The competition list for 2016

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It was another busy year for antitrust news.  Here’s my look back at the top ten FTC-related antitrust developments for the year that was 2016 (in chronological order):

  1. The FTC’s first “no-AG commitment” case, alleging that Endo Pharmaceuticals paid first-filers Impax Laboratories and Watson Laboratories to delay entry of a generic formulation with a promise not to launch authorized generic versions of Endo’s Opana ER and Lidoderm.  In related news, our latest review of agreements between brand-name and generic  manufacturers shows that the number of potentially unlawful reverse-payment settlements is on the decline, as is the number of agreements with no-AG commitments. (March)
  2. In an exclusive dealing case against a first-to-market firm that relied on long-term exclusive contracts to exclude rivals from sales opportunities, the FTC charged Invibio, the maker of implant-grade polyetheretherketone (PEEK), with using an all-or-nothing strategy to obtain exclusive contracts with the world’s largest medical device companies.  This tactic maintained its monopoly and prevented new entrants from developing into fully effective competitors.  Coupled with the Supreme Court’s denial of cert in McWane Inc. v. FTC and last year’s case against Cardinal Health, there is more clarity to the legal standards for unilateral conduct. (April)
  3. The district court opinion in FTC v. Staples, Inc., which blocked the merger and rejected arguments that Amazon Business and a patchwork of local and regional office supply companies would restore competition lost if Staples acquired Office Depot. (May)
  4. Superior Plus Corp. and Canexus Corp. abandon plans after the Commission voted to challenge their proposed merger, charging that it would likely lead to anticompetitive reductions in output and higher prices for sodium chlorate, as well as raise the risk of coordination in an already vulnerable market. (June)
  5. In the FTC’s largest pharmaceutical divestiture order to date, Teva Pharmaceuticals agreed to sell the rights and assets associated with 79 generic drugs to resolve charges that its $40 billion acquisition Allergan would eliminate important current and future competition for a wide range of pharmaceutical products. (July)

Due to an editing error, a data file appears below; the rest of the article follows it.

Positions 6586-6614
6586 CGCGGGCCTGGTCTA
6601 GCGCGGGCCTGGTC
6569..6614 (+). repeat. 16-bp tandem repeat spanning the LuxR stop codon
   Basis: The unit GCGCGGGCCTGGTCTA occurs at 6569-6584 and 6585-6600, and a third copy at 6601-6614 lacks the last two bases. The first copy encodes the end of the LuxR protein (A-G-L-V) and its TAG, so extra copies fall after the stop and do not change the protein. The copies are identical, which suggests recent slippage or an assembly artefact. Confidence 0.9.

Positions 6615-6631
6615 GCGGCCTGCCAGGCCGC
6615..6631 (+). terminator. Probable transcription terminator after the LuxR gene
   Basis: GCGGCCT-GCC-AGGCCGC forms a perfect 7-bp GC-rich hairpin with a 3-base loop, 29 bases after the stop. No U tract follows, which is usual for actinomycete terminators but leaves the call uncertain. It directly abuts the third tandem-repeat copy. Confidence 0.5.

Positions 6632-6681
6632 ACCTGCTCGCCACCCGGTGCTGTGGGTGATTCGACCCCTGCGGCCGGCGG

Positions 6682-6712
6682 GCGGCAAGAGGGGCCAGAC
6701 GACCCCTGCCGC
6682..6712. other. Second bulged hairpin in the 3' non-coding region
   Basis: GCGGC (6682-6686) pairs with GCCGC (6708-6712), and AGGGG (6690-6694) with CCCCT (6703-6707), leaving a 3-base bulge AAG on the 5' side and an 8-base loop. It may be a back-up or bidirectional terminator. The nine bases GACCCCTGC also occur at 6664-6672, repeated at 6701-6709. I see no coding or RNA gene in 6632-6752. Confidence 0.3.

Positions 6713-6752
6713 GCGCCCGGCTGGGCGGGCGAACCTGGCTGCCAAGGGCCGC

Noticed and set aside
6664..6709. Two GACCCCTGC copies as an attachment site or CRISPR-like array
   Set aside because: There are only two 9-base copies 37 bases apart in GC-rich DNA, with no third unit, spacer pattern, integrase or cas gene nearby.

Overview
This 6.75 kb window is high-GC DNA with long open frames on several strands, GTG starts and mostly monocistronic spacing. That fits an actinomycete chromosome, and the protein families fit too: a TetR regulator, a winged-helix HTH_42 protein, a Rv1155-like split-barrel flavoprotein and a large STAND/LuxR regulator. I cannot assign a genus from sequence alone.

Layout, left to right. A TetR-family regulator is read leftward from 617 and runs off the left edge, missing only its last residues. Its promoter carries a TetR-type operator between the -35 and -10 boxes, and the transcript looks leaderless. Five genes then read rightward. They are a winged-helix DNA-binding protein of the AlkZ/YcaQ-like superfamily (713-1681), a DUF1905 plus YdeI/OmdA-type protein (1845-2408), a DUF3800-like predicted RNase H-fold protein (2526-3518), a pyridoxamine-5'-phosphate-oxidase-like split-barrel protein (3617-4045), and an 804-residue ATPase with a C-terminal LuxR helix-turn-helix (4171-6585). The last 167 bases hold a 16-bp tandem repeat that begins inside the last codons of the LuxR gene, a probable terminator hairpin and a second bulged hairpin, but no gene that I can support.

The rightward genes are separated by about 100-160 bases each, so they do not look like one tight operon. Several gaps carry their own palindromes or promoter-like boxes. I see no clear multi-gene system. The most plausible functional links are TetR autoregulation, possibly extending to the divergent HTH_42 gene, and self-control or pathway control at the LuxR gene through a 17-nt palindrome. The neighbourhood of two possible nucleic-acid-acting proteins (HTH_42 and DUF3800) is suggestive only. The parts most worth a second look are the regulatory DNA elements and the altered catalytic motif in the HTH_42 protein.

6. The FTC charged 1-800 Contacts with orchestrating a collection of anticompetitive agreements with rival online contact lens sellers to suppress competition in online search advertising auctions and to restrict truthful and non-misleading internet advertising to consumers. This matter is proceeding before an administrative law judge. (August)
  7. In the first invitation to collude case involving a distributor with both a vertical and horizontal relationship to the invitee, the FTC charged Fortiline with illegally soliciting a firm that both supplied it with product and competed with it in distributing the company’s products. Fortiline settled the FTC’s charges by agreeing not to enter or invite any agreement with competitors to raise or fix prices, divide markets, or allocate customers.  (August)
  8. A new HSR form and option to file by DVD, the latest reform to ease the process of premerger notification.  (August)
  9. The Third Circuit’s opinion in FTC v. Penn State Hershey Medical  Center/PinnacleHealth System, which blocked the merger and preserved competition for general acute care services sold to commercial insurers in the Harrisburg, Pennsylvania area. (September)
  10. The Seventh Circuit’s opinion in FTC v. Advocate/NorthShore, which reaffirmed the Commission’s approach to defining local geographic markets for hospital services and sent the matter back to the district court for further proceedings. (October)

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